Dillon adds $30K water treatment to reduce lead exposure in older buildings
REDUCING YOUR EXPOSURE TO LEAD
The town of Dillon discovered through regular, federally mandated testing that the water in some homes built before 1986 may contain lead in excess of Environmental Protection Agency standards because of older pipes and plumbing fixtures.
The town invested roughly $30,000 on a new treatment system to address the lead concentrations by raising the pH level of water delivered to homes.
Residents may also take these additional steps to further reduce lead exposure.
Replace old plumbing fixtures made out of bronze or brass, which are alloys and can contain high levels of lead
Be wary of products advertised as “lead free,” as they can still contain up to 8 percent lead
Run water for 15 to 30 seconds before use, especially if water has not been running for several hours
Use cold water for preparing food; lead dissolves more easily into hot water and boiling does not remove lead
Source: The U.S. Envirnonmental Protection Agency
After about five months of delays, the town of Dillon recently installed a new water treatment system to address concerns about high lead concentrations in the water of some older homes, businesses and other buildings.
Public works director Scott O’Brien said the process was slowed by supplier delays and initial problems with connecting the digital control system.
The new $30,000 system came online in mid-February and is raising the pH of the town’s water to reduce the amount of lead that can leech from older pipes and plumbing fixtures.
In a regular test conducted in December, the town recorded four of 20 samples taken from at-risk locations with lead levels higher than the recommendation set by the U.S. Environmental Protection Agency.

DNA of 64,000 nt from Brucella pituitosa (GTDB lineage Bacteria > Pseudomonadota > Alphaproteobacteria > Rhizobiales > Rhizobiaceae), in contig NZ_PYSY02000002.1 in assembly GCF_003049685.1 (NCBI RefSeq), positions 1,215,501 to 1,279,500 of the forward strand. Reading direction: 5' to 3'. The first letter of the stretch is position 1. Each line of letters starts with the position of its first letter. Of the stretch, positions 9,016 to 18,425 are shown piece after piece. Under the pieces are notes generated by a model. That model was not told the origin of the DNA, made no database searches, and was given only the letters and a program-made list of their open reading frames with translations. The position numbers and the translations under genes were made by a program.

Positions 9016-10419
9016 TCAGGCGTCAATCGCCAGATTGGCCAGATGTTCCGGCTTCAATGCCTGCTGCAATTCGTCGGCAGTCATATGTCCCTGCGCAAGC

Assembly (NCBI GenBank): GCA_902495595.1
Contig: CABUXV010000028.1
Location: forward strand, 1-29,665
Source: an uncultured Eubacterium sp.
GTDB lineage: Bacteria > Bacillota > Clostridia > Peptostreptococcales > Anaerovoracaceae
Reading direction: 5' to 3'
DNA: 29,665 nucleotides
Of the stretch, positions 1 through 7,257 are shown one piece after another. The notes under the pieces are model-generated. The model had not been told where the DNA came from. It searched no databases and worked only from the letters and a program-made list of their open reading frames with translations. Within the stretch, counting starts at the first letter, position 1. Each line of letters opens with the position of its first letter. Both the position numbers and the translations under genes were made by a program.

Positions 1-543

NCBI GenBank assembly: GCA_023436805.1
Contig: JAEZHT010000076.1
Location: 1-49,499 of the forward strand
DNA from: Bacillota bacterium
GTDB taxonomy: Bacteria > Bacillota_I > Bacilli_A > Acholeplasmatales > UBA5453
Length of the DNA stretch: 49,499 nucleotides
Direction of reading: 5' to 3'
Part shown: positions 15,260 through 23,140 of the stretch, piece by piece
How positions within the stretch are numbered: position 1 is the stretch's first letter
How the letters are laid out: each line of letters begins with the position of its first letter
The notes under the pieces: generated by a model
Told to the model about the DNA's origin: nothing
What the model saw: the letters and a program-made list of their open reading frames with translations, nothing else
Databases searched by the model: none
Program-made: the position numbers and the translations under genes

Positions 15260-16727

The highest concentration found in December was 0.034 milligrams per liter; the EPA’s target is 0.015.
As required, town staff informed water customers about the lead situation by mail in February. They also went door to door at businesses explaining the issue to water users.
The town was alerted to the problem after 2013 testing discovered three problematic samples, including one at 0.092 milligrams of lead per liter.
Environmental factors have caused the pH of the town’s source water to lower slightly over the nearly 25 years that O’Brien has worked for the town, which has allowed lead in homes built before 1986 to leech in higher concentrations in recent years, he said.
O’Brien said the new system will increase the pH of the town’s water to 8 from its current winter level of 7.6. That should eliminate the incidence of high lead levels before the next round of mandatory testing in June.
“This will solve the problem,” O’Brien said, and people won’t notice any differences in the taste, smell or feel of the water.
He emphasized that high lead concentrations are not present in the town’s source water or the water it delivers to homes and businesses.
“These are just a few homes in our town of many homes,” he said. “It’s just those older homes.”
Older construction doesn’t automatically mean high lead exposure, however.
At town hall, for example, O’Brien said the building constructed in the early 1970s hasn’t recorded lead problems likely because the water is used so often it doesn’t have time to stagnate and allow problematic amounts of lead to leech.
High levels of lead exposure have been connected to kidney and brain damage and to birth defects. In 1986, at the urging of the EPA, Congress passed several amendments to the Safe Drinking Water Act of 1974 to reduce lead exposure.
The laws drastically reduced the presence of lead in plumbing and required local water departments to regularly test finished water supplies for lead.
Every six months, the Dillon Water Department tests 20 older, at-risk buildings for lead and has the samples analyzed by a third party in Denver. Per EPA regulations, O’Brien said, if two or fewer sites in the town exceed the target level, the town is not required to take action.
For more information about the health effects of lead and reducing lead exposure, visit http://www.epa.gov/lead.
Those with concerns about the water in their homes, businesses or properties should contact the town of Dillon’s Public Works Department at (970) 262-3426 to learn more about testing for lead.
Start a dialogue, stay on topic and be civil.
If you don't follow the rules, your comment may be deleted.